Meanwhile, according to IDC, the Indian cellphone market grew by 12% between the second and third quarters of 2011, and almost 14% year-on-year in Q3. “Notwithstanding a sharp decline in the mobile service subscription adds during July to September, the mobile phone shipments witnessed a spurt, as vendors built channel inventories ahead of a long festival season,” commented IDC India research director Deepak Kumar. Dual-SIM handsets saw the fastest growth, at more than 25% sequentially.
Nokia, which has always had massive market share in India, has seen a fallback in recent quarters as it came under pressure from low cost Asian vendors at the bottom, and Android midmarket smartphones at the top.
But in Q3 it grew its share by 6.8% compared to the second quarter, achieving a market lead of 31.8% of the total shipments, ahead of Samsung, which grew by 5% to take 17.5%. In smartphones alone, Nokia's share was 35.3% and Samsung's 26%, with Nokia‘s transition from Symbian allowing its Korean rival to narrow the gap.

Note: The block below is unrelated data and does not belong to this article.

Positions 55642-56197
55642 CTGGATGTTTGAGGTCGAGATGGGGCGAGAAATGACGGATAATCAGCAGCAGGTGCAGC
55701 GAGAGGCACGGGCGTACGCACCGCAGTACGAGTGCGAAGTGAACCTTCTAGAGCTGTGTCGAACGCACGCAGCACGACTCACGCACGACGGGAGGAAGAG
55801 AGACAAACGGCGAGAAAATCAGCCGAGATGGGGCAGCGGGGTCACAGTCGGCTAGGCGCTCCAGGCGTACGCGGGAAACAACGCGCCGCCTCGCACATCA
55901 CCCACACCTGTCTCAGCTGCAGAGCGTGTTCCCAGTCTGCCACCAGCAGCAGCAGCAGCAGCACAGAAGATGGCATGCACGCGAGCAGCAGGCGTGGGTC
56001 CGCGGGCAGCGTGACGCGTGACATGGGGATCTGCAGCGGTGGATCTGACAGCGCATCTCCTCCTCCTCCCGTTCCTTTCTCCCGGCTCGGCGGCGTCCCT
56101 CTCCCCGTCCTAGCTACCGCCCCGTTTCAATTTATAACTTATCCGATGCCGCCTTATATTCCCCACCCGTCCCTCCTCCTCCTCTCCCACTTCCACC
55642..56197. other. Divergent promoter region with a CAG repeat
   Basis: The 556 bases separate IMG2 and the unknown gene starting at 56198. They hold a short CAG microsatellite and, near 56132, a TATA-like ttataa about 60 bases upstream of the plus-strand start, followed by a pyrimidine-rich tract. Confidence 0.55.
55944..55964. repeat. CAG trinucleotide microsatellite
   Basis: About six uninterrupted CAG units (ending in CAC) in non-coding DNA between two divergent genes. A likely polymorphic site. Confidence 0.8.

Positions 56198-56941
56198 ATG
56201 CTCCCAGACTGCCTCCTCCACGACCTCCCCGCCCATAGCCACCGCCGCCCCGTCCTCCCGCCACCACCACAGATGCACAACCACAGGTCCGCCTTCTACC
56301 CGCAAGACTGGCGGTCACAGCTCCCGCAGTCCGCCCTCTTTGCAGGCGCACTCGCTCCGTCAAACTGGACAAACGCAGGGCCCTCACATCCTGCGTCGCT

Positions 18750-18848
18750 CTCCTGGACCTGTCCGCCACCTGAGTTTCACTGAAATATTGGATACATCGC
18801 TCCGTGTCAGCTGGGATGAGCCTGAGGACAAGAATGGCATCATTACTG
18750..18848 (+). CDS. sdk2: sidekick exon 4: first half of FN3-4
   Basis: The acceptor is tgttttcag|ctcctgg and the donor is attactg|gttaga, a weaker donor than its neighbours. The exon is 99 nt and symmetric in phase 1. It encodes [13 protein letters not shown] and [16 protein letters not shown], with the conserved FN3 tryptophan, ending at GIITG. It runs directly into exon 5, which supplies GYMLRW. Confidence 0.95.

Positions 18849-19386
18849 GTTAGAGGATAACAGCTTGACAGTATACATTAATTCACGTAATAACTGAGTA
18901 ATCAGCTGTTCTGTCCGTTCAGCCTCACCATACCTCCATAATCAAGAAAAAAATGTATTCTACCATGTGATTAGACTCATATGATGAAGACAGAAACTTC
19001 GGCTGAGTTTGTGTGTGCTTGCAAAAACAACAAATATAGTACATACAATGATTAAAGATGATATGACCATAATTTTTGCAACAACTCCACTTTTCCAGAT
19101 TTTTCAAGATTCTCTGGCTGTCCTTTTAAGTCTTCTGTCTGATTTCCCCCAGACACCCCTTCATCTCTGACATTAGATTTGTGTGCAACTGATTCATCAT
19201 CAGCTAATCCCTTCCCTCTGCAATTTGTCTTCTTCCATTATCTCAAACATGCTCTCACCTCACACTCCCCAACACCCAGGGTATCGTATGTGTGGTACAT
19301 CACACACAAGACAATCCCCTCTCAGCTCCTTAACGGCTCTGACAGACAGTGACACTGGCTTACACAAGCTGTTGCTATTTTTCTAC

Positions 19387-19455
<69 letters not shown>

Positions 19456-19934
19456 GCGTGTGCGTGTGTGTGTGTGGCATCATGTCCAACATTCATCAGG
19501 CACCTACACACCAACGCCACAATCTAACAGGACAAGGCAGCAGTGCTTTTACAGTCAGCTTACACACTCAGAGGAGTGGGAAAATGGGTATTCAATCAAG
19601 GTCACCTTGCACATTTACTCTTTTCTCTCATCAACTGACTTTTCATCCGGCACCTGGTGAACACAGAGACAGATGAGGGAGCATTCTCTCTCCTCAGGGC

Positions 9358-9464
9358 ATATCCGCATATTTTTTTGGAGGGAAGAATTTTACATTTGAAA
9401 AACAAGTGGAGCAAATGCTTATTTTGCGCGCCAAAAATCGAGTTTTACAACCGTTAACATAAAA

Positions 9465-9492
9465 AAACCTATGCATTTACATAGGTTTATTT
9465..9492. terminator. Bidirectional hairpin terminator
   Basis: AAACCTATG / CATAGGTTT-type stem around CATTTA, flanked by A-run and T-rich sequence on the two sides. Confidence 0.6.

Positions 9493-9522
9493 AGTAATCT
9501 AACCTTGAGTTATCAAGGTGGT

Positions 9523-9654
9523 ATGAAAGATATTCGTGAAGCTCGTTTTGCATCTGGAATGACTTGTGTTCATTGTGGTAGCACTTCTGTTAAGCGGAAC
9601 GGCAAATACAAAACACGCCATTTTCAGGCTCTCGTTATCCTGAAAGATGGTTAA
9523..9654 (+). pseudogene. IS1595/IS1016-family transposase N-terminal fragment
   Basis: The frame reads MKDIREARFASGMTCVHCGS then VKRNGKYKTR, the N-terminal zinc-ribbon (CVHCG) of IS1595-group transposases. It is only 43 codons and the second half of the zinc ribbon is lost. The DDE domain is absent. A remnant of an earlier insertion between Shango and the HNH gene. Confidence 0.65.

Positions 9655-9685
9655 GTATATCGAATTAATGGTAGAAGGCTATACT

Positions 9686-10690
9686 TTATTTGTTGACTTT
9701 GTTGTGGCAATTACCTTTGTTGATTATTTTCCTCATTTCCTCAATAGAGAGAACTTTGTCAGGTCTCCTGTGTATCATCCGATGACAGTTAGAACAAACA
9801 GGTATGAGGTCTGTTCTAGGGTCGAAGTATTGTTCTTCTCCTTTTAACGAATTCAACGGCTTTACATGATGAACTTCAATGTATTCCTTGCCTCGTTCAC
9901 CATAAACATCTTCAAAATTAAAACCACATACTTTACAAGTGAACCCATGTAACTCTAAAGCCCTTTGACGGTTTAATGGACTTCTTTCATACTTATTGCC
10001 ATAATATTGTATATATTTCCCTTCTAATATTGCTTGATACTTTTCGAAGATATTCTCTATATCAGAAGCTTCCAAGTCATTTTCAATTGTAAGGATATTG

And several low cost manufacturers saw their share decline as 3G spreads and Indian consumers look for more advanced handsets. Homegrown OEMs Spice and MAXX were the main exceptions, with sequential growth of 34% and 10.5% respectively.
Overall, smartphone shipments were up 51.5% year-on-year, though they still account for only 6.5% of total sales. Android overtook Symbian to take the market lead, with 42.4% share and 90% sequential growth. Apple, by contrast, has always struggled with India‘s low handset prices and almost entirely prepaid model, and grew its share of the smartphone segment only slightly between Q2 and Q3, from 2.6% to 3%.
For handsets as a whole, 2011 is expected to close with total shipments of 184.4m units in India, rising with a CAGR of 13% a year until 2015, when the figure will hit 301m. Smartphones will enjoy CAGR of over 63% during the same period, reaching 77.5 million units by 2015.